At midday Friday, Sarah Palin's book-signing road show rolled into Plano, Texas, attracting yet another of the enthusiastic crowds that have greeted her throughout America's heartland. Many waited hours to meet the former Alaska governor and get her imprimatur on their copy of "Going Rogue: An American Life."
On Saturday, she drew 2,200 to a suburban Washington shopping mall, despite drizzle and the year's first snowfall.
But that night, the 2008 Republican vice-presidential nominee spoke to a far different, far more skeptical gathering as the GOP speaker at the Winter Dinner of Washington's Gridiron Club, an organization of correspondents and columnists best known for its white-tie Spring Dinner featuring skits spoofing the nation's politics.
Palin conveyed a sense of the incongruity of her appearance, noting: "Sometimes you just have to trust your instincts. When you don't, you end up in places like this."
But the evening went off well. She undertook the experience with good cheer and was greeted enthusiastically by many of the journalists, including some who undoubtedly disagree with most of her views. Indeed, her appearance opposite outspoken liberal Democratic Rep. Barney Frank helped produce the biggest attendance in years for the normally low-key event, which is confined to club members, spouses and close friends.
Members disagreed somewhat on whether she struck the self-deprecatory note that distinguished some past speakers. Several detected the angry edge of her past speeches. "To paraphrase John Kennedy," she said, "this has to be the most extraordinary collection of people who have gathered to attack me since the last corporate gathering at CBS."
But she certainly did herself no harm and gained respect for her willingness to show up and participate in one of political Washington's oldest rituals.
In the end, however, Palin's ultimate political success, or lack of it, won't be determined by the acclaim on her book tour and from conservative pundits hailing her Gridiron appearance, nor from the skepticism of Washington pundits, nor even by her recurring capacity for controversy shown in last week's flap in which she may - or may not - have embraced the "birther" movement.
Presidential candidacies can be crippled, perhaps even destroyed, at this early date. That may be the case with the disclosure that former Arkansas Gov. Mike Huckabee granted clemency to, among others, the man who recently gunned down four policemen in Washington state.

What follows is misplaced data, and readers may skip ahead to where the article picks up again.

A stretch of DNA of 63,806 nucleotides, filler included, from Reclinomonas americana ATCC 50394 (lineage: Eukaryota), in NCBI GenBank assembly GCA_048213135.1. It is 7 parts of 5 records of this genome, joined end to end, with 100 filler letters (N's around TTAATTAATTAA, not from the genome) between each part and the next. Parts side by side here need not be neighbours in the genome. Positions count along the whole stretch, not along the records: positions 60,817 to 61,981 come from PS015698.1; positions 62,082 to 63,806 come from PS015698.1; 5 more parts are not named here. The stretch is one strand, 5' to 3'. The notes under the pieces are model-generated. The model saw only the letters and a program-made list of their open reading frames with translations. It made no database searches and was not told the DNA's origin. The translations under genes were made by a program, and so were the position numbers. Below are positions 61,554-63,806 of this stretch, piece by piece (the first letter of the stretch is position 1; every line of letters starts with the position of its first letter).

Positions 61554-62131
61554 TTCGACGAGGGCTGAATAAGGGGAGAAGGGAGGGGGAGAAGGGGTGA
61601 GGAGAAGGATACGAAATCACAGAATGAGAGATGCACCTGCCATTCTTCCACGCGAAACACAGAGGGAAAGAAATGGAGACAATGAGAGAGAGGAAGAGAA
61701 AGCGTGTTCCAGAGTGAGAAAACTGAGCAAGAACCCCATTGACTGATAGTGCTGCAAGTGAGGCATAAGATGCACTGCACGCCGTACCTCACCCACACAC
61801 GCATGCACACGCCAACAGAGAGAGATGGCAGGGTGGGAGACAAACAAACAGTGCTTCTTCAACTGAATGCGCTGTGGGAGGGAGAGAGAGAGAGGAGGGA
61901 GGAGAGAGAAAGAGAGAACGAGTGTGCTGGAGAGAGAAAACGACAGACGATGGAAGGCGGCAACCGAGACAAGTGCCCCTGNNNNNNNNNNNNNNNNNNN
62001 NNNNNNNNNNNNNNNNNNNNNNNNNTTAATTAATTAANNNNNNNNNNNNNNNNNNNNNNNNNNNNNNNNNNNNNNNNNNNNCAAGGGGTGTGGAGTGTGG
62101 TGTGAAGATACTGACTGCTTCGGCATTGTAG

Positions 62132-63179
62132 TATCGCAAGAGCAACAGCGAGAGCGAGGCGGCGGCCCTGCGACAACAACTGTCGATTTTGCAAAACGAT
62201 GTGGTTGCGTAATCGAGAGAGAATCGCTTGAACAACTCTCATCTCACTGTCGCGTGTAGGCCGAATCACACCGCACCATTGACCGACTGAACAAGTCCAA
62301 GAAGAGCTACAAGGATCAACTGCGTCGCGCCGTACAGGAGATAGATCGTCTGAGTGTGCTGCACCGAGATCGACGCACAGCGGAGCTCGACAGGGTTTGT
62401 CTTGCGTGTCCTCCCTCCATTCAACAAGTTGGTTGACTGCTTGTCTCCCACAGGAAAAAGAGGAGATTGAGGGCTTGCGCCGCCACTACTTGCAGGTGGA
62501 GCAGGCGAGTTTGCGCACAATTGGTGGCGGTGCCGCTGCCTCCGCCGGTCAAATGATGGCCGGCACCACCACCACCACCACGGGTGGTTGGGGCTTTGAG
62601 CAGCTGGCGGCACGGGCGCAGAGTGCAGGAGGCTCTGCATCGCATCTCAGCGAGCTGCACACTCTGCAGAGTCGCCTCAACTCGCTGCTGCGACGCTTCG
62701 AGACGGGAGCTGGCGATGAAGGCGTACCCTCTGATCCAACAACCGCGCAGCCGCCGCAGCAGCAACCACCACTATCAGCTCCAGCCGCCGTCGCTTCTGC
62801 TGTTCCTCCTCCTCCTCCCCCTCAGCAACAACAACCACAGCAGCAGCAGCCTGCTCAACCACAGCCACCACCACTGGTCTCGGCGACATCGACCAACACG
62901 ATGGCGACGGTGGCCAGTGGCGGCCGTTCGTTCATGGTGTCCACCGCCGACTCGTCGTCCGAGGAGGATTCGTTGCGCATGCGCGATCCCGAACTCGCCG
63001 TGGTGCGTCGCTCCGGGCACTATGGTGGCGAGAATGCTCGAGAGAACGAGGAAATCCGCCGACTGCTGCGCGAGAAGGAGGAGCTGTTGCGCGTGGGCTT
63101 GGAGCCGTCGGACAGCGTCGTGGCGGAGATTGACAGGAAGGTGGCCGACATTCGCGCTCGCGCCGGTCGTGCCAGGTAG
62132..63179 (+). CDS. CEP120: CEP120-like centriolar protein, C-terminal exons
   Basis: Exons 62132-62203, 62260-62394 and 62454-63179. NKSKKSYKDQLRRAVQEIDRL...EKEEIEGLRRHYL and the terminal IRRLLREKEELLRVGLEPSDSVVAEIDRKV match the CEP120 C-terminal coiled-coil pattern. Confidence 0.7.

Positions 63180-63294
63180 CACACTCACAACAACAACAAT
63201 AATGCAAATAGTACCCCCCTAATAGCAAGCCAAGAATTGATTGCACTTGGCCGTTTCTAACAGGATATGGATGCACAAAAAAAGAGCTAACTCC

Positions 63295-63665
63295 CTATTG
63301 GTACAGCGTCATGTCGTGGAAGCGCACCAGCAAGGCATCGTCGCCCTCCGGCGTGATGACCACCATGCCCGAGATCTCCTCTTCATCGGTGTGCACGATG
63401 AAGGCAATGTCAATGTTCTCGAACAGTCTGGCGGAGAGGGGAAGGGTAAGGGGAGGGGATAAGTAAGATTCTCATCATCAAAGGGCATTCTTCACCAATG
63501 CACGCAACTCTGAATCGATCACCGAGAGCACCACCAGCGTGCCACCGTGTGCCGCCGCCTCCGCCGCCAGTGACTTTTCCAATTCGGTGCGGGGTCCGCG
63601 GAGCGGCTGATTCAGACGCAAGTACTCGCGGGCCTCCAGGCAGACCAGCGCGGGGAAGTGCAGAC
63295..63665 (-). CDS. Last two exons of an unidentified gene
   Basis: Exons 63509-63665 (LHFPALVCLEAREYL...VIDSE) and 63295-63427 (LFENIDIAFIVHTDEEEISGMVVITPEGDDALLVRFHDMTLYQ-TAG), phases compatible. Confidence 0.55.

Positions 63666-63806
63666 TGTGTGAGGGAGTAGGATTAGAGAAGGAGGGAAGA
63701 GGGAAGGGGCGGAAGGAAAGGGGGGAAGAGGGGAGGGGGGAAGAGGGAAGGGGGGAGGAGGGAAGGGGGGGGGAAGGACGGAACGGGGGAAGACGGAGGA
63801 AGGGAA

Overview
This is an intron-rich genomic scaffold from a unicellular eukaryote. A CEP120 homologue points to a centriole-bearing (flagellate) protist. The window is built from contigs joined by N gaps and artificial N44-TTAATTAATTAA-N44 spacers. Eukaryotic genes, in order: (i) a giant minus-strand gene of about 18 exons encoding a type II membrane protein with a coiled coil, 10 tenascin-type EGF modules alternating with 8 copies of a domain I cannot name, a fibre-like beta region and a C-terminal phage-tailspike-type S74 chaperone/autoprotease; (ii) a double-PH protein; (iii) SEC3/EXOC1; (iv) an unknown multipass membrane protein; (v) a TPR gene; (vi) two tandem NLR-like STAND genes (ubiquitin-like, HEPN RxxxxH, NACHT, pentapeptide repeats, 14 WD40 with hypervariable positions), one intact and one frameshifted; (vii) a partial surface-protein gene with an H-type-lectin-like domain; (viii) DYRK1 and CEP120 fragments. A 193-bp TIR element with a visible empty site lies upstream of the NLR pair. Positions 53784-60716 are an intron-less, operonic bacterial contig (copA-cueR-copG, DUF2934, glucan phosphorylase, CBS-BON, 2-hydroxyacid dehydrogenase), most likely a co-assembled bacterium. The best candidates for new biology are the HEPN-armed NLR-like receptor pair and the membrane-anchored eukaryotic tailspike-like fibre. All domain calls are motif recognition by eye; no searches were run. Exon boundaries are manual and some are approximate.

But the chances of most hopefuls thrive or die during the months leading up to the presidential caucuses and primaries. It's a difficult path, as can be attested by an array of highly touted, ultimately unsuccessful candidates ranging from Phil Gramm to Hillary Clinton.
Flawed strategy, misspoken comments or the revival of some hitherto unreported incident undo candidacies more often than whether the candidate was controversial before the marathon starts.
If Palin takes the presidential path, she'll have plenty of opportunity to prove or disprove the validity of the things her supporters and detractors have stressed since she burst so sensationally onto the national political scene just 15 months ago.
The rehashing of what she said to Katie Couric in that now famous 2008 interview will be supplanted by what she says in dozens of appearances, especially in the joint appearances - not really debates - that have become a staple of the presidential campaign trail.
They will provide her best opportunity to undo the negative impressions so many Americans have formed of her capacity for the presidency. History says first impressions often stick, but her poised 2008 debate performance against a far more experienced rival, Democrat Joe Biden, should encourage her enthusiasts.
Time will tell whether the Gridiron Club will look as far-sighted in spotlighting Palin as when it featured Sen.-elect Barack Obama in 2004 or was just riding a momentarily popular wave.
Carl P. Leubsdorf is the former Washington bureau chief of the Dallas Morning News.